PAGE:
FIGURE 3
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Figure 3 Results of probabilistic sensitivity analyses, age 80 years. The cost-effectiveness acceptability curves represent probabilities of being cost-effective achieved by the zoledronic acid strategy compared to the alendronate strategy at different willingness-to-pay (WTP) thresholds for postmenopausal osteoporotic women.

Scenario Analysis

Figure 4 and Supplemental Figures 3A, B indicated the outcome of the scenario analysis considering alendronate therapy persistence and compliance. If we assumed that the patients with full persistence, the results revealed that alendronate was found to be dominant (lower costs and greater QALYs) for patients at ages 65 and 70, while zoledronic acid was more cost-effective for ages 75 and 80 years given the current WTP threshold. If we assumed that the patients with full compliance, the ICER was ranged from 8,500 USD to 16,071 USD, making zoledronic acid cost-effective with a WTP of 29,340 USD per QALY gained. If simulated populations with both full persistence and full compliance, both costs and clinical effectiveness for alendronate treatment increased except at age 80 and the cost-effectiveness decision did not change.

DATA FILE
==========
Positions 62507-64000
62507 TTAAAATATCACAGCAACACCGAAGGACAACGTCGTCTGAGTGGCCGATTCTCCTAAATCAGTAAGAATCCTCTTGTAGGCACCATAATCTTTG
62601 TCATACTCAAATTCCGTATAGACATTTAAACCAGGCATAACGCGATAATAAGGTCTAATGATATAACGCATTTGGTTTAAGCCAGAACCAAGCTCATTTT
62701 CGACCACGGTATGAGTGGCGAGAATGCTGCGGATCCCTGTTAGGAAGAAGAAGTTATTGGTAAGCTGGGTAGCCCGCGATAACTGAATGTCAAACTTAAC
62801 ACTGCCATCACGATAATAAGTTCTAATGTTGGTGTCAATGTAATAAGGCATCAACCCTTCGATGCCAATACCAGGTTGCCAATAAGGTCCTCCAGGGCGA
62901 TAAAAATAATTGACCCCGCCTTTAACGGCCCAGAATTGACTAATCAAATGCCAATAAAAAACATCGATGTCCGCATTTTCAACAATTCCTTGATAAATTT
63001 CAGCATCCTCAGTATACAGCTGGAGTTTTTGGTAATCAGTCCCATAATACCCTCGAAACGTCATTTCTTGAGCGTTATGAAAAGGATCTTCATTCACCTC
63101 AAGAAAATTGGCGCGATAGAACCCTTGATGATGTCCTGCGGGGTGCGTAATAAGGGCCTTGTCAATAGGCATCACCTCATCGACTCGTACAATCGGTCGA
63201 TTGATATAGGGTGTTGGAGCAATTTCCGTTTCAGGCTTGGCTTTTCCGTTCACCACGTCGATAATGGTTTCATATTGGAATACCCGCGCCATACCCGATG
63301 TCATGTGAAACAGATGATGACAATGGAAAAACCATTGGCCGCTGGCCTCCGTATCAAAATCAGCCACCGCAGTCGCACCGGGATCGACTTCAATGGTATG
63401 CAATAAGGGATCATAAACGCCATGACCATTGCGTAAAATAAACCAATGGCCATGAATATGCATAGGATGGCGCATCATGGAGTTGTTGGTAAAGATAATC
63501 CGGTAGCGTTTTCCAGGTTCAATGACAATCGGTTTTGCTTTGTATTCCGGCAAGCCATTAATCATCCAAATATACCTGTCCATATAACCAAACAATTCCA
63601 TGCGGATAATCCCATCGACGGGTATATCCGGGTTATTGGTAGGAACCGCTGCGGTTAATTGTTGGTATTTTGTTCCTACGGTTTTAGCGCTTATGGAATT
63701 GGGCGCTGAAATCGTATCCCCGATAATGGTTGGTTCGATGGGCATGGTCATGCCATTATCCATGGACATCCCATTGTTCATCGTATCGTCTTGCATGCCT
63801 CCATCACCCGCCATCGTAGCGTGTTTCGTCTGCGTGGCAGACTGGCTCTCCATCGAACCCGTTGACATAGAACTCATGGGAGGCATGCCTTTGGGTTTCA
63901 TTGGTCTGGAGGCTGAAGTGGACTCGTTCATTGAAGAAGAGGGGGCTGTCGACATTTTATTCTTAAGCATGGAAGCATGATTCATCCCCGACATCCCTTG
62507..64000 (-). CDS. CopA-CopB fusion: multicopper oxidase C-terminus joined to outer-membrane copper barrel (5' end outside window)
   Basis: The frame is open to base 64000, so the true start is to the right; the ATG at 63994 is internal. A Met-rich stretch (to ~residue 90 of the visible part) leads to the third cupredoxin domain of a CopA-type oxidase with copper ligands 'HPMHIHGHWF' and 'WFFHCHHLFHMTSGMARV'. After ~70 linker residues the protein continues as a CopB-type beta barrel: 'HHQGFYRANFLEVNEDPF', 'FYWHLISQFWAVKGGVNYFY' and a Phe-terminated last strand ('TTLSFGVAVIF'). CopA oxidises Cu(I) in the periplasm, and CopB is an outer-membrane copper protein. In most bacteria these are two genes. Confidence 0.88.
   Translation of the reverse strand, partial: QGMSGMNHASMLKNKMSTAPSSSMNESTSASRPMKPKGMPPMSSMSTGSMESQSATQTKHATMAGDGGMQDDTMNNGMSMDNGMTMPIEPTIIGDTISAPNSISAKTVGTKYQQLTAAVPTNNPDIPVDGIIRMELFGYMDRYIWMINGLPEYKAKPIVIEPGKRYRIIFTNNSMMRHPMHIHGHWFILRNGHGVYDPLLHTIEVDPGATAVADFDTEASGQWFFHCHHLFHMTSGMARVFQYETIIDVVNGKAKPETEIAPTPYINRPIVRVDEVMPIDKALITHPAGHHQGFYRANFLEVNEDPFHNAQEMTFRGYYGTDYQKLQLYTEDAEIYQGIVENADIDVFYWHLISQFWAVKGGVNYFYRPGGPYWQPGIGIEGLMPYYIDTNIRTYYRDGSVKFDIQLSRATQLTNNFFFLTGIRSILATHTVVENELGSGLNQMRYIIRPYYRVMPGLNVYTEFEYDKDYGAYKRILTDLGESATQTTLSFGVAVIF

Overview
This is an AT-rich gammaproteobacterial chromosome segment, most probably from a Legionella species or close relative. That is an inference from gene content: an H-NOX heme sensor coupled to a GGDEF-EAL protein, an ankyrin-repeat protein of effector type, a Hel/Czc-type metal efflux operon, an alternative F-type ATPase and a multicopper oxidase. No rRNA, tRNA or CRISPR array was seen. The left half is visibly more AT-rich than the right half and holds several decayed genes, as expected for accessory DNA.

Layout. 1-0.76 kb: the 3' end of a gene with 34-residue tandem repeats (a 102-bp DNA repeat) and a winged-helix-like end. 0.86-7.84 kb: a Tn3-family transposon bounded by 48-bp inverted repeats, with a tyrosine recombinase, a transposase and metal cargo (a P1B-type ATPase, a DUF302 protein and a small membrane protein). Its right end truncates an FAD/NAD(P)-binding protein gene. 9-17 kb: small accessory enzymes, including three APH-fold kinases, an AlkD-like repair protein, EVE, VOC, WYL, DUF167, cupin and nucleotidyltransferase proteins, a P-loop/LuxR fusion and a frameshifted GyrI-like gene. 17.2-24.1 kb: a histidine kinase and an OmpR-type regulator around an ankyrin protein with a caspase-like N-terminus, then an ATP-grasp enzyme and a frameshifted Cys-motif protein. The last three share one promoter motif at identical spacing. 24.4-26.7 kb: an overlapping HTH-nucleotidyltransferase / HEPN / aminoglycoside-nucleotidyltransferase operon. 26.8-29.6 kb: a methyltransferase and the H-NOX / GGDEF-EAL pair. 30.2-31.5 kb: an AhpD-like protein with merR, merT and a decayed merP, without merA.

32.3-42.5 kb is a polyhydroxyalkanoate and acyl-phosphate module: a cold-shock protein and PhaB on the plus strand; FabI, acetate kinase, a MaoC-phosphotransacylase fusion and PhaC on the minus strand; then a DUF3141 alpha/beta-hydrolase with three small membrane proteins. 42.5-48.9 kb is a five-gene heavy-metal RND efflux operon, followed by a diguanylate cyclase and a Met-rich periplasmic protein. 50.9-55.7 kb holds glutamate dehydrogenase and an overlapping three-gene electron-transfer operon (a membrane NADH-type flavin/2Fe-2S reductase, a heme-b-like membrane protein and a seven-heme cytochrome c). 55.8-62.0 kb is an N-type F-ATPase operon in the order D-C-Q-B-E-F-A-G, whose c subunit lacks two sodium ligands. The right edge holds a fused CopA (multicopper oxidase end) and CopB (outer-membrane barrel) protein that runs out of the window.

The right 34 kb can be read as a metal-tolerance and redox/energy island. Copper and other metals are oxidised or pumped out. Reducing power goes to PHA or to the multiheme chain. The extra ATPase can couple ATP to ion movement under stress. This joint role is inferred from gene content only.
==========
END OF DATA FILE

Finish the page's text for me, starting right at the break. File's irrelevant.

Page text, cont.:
FIGURE 4
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Figure 4 The cumulative cost and effectiveness of the zoledronic acid versus oral alendronate at various ages of therapy initiation (65, 70, 75, and 80) assuming alendronate therapy with full persistence. ΔC represented the incremental costs and ΔE represented the incremental effectiveness.

Discussion